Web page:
0
RESEARCH PAPERS

Identification of Certain Polynomial Nonlinear Structures by Adaptive Selectively-Sensitive Excitation

[+] Author and Article Information
Y. Ben-Haim

Technion-Israel Institute of Technology, Haifa, Israel

J. Vib. Acoust 115(3), 246-255 (Jul 01, 1993) (10 pages) doi:10.1115/1.2930341 History: Received December 01, 1991; Online June 17, 2008

Abstract

This paper presents a method for identification of certain polynomial nonlinear dynamic systems by adaptive vibrational excitation. The identification is based on the concept of selective sensitivity and is implemented by an adaptive multihypothesis estimation algorithm. The central problem addressed by this method is reduction of the dimensionality of the space in which the model identification is performed. The method of selective sensitivity allows one to design an excitation which causes the response to be selectively sensitive to a small set of model parameters and insensitive to all the remaining model parameters. The identification of the entire system thus becomes a sequence of low-dimensional estimation problems. The dynamical system is modelled as containing both a linear and a nonlinear part. The estimation procedure presumes precise knowledge of the linear model and knowledge of the structure, though not the parameter values, of the nonlinear part of the model. The theory is developed for three different polynomial forms of the nonlinear model: quadratic, cubic and hybrid polynomial nonlinearities. The estimation procedure is illustrated through simulated identification of quadratic nonlinearities in the small-angle vibrations of a uniform elastic beam.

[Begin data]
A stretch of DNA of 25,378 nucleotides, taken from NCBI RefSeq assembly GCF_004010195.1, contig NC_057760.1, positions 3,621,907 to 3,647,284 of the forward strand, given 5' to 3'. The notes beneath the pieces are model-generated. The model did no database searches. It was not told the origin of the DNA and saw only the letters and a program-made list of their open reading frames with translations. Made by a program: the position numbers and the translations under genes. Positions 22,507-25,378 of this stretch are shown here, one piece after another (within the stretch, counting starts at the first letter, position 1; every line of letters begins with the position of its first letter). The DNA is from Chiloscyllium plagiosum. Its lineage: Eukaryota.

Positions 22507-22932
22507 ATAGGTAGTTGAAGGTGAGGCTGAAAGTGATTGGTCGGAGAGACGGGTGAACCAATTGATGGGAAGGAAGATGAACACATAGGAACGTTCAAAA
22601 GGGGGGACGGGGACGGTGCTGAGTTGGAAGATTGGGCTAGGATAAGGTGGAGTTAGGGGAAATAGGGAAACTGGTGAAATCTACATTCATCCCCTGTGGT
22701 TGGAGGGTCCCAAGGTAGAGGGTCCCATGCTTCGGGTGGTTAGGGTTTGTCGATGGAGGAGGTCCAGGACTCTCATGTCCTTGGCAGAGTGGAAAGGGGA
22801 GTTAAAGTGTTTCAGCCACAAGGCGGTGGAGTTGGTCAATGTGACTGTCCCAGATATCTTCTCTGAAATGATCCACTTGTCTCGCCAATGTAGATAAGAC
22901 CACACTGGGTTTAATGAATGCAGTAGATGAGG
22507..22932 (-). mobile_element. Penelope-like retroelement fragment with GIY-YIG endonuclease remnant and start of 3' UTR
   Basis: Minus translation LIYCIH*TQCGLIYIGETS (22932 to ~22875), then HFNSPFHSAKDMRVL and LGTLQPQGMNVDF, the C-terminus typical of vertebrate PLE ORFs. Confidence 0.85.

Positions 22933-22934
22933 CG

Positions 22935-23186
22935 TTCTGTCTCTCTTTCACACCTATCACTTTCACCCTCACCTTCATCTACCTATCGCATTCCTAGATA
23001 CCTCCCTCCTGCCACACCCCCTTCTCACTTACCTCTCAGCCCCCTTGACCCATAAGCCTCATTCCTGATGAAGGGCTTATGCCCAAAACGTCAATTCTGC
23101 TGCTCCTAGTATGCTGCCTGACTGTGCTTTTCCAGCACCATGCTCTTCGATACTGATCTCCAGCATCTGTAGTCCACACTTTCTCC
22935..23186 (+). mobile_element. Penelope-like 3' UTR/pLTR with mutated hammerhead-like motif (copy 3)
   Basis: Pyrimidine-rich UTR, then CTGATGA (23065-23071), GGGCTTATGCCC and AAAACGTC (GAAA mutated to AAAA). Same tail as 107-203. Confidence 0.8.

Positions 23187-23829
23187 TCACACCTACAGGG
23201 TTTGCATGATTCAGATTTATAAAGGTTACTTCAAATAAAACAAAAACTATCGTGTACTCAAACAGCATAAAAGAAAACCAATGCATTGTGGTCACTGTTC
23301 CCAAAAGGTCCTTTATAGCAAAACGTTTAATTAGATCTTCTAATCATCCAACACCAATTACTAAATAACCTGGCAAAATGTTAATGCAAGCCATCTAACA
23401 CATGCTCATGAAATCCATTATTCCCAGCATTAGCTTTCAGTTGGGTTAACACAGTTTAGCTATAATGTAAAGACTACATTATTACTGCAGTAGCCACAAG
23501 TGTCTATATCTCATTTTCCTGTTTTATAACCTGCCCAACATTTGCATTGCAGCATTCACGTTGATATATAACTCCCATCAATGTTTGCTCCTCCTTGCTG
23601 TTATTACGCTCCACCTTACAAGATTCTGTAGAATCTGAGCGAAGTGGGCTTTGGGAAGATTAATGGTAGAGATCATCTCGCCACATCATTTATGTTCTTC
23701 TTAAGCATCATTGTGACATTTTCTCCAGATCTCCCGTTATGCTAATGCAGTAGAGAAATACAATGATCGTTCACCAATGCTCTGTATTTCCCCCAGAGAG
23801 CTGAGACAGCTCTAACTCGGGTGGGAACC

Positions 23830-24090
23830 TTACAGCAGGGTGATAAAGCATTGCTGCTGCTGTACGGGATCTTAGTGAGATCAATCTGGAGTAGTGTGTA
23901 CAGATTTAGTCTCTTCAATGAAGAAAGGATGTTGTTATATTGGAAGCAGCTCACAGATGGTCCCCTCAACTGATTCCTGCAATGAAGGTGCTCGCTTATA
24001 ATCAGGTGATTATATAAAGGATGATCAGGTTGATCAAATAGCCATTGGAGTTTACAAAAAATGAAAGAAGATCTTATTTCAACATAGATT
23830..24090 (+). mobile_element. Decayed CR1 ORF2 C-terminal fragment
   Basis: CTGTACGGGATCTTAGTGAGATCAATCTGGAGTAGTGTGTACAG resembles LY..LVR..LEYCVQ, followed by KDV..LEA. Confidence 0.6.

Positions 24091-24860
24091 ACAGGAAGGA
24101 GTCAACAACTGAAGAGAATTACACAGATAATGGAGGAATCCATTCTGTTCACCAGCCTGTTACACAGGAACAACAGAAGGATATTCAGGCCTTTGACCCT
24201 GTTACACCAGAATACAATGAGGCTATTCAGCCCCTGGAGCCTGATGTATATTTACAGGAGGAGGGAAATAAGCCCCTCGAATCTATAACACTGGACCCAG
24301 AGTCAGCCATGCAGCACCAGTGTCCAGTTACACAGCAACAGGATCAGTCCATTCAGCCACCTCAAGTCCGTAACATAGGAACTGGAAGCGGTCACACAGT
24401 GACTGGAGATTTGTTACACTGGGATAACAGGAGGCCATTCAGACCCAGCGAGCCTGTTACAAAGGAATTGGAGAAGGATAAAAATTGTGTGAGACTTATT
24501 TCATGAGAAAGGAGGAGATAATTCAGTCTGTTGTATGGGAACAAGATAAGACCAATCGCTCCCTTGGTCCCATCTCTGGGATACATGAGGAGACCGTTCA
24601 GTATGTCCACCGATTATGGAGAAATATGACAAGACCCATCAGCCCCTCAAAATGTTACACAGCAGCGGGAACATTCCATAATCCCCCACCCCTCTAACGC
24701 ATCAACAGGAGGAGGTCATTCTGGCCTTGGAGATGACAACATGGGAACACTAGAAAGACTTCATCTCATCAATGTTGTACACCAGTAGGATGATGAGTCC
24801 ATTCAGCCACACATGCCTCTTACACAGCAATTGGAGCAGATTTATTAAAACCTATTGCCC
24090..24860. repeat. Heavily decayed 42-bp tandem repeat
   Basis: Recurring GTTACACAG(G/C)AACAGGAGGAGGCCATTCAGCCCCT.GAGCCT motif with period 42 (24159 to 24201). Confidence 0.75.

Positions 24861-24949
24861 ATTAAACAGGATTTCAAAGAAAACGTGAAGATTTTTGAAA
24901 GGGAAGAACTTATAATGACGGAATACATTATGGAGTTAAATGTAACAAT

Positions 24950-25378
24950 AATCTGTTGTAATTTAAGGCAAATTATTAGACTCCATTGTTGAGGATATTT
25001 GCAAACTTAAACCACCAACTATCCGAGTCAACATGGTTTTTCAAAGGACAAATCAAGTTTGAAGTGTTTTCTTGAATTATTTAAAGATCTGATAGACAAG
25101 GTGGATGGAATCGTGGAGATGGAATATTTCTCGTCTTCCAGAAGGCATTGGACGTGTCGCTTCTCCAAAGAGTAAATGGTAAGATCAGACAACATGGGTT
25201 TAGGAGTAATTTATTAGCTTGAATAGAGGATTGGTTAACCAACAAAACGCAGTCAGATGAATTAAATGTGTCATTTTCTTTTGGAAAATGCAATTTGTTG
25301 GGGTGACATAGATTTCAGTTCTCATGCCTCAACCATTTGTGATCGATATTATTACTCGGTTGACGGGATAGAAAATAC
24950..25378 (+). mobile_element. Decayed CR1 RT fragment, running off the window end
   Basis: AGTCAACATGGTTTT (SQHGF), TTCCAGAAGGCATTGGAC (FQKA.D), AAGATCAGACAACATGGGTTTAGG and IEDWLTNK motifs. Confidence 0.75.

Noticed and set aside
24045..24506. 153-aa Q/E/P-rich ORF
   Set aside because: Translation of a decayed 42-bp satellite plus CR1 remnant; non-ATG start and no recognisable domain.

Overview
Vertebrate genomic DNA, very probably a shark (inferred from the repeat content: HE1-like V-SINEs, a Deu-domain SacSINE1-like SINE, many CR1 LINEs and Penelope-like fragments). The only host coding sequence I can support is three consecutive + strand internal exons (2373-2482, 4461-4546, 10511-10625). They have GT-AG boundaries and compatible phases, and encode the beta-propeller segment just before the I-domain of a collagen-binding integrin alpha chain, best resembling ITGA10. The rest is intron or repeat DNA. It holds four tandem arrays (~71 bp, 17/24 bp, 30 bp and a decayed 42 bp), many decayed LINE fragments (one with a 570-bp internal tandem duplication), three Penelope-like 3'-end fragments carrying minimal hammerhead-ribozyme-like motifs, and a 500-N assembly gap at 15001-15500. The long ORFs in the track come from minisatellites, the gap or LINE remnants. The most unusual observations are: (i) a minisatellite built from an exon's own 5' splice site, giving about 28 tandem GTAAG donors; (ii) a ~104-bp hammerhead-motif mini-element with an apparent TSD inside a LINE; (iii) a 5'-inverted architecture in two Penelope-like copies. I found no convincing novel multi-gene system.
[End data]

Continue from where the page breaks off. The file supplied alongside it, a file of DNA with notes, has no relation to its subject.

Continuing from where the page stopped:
Copyright © 1993 by The American Society of Mechanical Engineers
Your Session has timed out. Please sign back in to continue.

References

Figures

Tables

Errata

Discussions

Some tools below are only available to our subscribers or users with an online account.

Related Content

Customize your page view by dragging and repositioning the boxes below.

Related Journal Articles
Related eBook Content
Topic Collections

Sorry! You do not have access to this content. For assistance or to subscribe, please contact us:

  • TELEPHONE: 1-800-843-2763 (Toll-free in the USA)
  • EMAIL: asmedigitalcollection@asme.org
Sign In